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Is it really “off the record”?

Is it really “off the record” or “without prejudice”?

Conversations on a without prejudice basis are a useful tool in employment disputes. They allow parties to discuss resolution of their dispute frankly, safe in the knowledge that communications for this purpose are confidential and legally “off the record”.

It is not uncommon for employees and employers to refer to a conversation as “off the record” or “without prejudice” without understanding in what circumstances this protection will apply. Simply stating that a conversation is “off the record” is not enough to keep it confidential. In order for an employment conversation to be “without prejudice” or “off the record” there must be a genuine dispute, meaning a serious problem arising out of the employment relationship. Consider the following scenario:

Steve has recently been struggling with problems at home but thought he was still coping okay at work. One day his manager tells Steve that he wants to have an “off the record” chat. In the meeting Steve is told his performance is unsatisfactory and the employment relationship has become untenable.  However, to save Steve the indignity of dismissal, the employer is willing to let him resign instead.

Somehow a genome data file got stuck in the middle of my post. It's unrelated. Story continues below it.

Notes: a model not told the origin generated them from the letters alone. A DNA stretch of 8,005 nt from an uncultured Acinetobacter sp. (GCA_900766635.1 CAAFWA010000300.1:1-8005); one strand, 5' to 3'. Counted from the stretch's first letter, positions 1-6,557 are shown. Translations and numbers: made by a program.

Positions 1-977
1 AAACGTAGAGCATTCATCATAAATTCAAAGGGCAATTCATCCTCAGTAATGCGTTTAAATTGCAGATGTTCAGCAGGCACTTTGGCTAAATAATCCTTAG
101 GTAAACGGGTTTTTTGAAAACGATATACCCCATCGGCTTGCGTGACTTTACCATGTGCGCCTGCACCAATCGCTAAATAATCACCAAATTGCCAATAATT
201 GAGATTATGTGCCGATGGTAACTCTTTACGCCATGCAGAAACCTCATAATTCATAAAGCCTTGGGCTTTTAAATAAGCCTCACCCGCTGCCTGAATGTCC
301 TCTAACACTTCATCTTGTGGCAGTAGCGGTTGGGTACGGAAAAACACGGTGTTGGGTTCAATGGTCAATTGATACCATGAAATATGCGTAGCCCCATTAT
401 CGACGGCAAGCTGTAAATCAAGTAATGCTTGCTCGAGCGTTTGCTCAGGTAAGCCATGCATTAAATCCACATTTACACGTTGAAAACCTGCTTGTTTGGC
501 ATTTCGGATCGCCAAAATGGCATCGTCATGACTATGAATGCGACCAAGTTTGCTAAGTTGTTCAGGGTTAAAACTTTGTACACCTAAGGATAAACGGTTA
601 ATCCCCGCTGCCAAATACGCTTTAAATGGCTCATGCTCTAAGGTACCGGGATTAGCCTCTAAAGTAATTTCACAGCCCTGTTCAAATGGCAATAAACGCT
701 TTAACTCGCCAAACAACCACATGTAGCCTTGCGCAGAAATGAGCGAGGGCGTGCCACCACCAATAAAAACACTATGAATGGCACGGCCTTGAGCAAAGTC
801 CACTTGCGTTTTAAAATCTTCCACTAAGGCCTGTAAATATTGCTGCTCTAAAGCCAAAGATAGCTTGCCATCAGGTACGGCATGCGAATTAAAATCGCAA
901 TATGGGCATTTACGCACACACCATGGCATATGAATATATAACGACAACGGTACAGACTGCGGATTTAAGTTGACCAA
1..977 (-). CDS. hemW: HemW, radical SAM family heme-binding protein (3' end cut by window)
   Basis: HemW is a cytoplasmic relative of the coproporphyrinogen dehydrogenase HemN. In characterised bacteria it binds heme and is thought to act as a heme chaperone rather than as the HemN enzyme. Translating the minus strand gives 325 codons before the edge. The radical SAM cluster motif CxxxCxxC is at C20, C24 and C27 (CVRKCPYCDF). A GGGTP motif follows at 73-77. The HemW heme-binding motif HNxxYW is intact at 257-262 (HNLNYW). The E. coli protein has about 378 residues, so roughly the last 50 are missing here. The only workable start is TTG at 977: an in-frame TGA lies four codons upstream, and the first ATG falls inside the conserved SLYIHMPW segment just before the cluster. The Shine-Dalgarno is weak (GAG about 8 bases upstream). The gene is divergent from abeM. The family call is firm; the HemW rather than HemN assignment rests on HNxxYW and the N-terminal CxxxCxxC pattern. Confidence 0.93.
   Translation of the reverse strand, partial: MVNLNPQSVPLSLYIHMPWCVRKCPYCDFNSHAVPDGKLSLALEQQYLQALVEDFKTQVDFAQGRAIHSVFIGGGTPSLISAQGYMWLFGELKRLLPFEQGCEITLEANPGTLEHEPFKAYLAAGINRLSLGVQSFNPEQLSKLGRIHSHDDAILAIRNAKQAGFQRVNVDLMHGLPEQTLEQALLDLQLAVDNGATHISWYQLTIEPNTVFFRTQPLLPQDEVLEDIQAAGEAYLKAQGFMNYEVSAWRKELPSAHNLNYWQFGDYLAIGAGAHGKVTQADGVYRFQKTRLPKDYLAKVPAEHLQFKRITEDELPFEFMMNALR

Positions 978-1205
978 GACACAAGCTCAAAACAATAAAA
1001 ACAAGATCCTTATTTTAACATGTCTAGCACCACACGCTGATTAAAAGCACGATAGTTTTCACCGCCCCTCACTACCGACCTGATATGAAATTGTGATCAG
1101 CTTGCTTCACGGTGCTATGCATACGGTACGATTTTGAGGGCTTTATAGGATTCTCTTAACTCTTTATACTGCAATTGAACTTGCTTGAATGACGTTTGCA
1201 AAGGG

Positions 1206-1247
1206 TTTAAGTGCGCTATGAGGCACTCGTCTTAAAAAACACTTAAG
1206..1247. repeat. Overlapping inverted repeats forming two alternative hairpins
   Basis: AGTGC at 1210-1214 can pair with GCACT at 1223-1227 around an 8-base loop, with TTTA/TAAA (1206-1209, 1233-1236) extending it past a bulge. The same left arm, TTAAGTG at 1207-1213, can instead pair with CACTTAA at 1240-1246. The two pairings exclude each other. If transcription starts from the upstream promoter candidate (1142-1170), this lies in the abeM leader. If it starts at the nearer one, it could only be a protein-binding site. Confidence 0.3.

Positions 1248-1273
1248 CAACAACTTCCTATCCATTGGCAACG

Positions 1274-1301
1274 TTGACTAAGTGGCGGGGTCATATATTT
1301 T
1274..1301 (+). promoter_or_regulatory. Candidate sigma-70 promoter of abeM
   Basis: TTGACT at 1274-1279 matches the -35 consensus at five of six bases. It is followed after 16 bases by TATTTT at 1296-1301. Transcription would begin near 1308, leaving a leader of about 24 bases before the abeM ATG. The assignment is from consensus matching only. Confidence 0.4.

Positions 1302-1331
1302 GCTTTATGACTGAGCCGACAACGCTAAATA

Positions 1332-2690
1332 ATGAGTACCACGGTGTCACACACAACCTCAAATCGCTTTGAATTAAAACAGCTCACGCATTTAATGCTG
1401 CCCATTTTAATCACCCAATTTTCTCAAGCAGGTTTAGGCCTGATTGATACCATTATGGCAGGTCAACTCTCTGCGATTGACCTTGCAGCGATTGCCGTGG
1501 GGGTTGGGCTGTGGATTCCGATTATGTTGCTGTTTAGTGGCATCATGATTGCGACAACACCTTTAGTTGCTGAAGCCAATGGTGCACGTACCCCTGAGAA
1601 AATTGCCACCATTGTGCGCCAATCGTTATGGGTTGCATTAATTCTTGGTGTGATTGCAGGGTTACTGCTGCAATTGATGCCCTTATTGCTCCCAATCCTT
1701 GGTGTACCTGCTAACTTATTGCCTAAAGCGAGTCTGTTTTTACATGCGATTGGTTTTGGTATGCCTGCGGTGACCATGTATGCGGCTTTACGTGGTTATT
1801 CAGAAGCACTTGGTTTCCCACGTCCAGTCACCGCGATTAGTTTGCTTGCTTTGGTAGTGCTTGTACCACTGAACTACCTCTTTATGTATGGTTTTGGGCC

Would this conversation be ‘off the record’? This question turns on whether there was a dispute on foot.  Steve’s manager, while perhaps secretly dissatisfied, had taken no steps to address Steve’s performance problems prior to ambushing him with a without prejudice conversation.  As a result, there was not yet a dispute as Steve was not even aware there was a problem. Consequently, this conversation would not be ‘off the record’ and could be used by Steve in a future personal grievance claim.

 

If you have any questions or queries in relation to this topic, please get in touch with the Watermark team directly. We are happy to advise you.

Kylie Hudson

Associate

 

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